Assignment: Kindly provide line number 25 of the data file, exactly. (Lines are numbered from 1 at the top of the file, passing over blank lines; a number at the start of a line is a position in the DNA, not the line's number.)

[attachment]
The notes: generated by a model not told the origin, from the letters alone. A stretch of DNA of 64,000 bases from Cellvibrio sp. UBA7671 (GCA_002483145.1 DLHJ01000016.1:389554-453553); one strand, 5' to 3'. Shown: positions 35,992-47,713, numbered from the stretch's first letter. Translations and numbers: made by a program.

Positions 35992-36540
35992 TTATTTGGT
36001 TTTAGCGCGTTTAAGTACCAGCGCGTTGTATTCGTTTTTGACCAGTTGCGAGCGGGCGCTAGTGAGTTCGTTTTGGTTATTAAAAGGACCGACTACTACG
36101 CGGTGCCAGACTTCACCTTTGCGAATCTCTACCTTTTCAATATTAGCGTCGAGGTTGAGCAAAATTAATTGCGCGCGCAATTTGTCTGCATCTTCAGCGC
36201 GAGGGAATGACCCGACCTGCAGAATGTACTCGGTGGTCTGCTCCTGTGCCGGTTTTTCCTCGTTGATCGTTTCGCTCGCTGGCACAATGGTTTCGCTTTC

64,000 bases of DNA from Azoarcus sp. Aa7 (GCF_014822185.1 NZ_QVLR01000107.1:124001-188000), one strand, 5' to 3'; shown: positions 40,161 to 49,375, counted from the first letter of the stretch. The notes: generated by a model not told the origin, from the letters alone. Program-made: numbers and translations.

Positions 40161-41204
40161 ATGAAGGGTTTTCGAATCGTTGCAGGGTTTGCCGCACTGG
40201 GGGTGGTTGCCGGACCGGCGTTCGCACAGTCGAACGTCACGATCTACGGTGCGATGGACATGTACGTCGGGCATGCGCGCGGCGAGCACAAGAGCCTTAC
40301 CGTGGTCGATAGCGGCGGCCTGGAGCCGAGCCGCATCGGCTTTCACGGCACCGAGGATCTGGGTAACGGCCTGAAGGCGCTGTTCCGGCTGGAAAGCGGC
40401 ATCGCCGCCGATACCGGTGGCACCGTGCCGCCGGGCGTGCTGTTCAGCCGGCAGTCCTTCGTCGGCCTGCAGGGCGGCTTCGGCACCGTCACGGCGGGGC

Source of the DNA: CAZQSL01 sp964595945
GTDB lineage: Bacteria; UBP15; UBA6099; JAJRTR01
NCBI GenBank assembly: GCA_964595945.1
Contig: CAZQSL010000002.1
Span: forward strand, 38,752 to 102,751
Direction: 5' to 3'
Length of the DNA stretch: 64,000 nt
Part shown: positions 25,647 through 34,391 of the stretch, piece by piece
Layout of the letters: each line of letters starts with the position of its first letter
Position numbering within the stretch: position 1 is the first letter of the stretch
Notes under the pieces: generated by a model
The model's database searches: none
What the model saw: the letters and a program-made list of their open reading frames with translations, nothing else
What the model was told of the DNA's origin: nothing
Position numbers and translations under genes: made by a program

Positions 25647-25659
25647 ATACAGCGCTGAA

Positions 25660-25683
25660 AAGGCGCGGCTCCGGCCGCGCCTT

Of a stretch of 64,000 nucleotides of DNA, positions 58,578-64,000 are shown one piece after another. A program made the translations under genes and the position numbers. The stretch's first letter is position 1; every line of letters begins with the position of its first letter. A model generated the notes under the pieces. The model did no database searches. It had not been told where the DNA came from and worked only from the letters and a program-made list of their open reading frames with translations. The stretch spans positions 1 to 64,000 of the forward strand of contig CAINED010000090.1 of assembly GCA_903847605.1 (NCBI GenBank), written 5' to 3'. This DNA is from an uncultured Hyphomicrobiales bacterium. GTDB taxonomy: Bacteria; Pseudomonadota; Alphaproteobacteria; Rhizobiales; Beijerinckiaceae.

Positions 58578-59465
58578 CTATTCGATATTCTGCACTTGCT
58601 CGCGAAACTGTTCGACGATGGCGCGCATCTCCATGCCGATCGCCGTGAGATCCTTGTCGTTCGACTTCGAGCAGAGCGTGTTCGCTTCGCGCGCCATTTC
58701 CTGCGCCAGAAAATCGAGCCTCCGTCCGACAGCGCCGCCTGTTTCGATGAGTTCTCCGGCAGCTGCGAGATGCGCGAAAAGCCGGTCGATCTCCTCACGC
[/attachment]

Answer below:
What the model saw: the letters and a program-made list of their open reading frames with translations, nothing else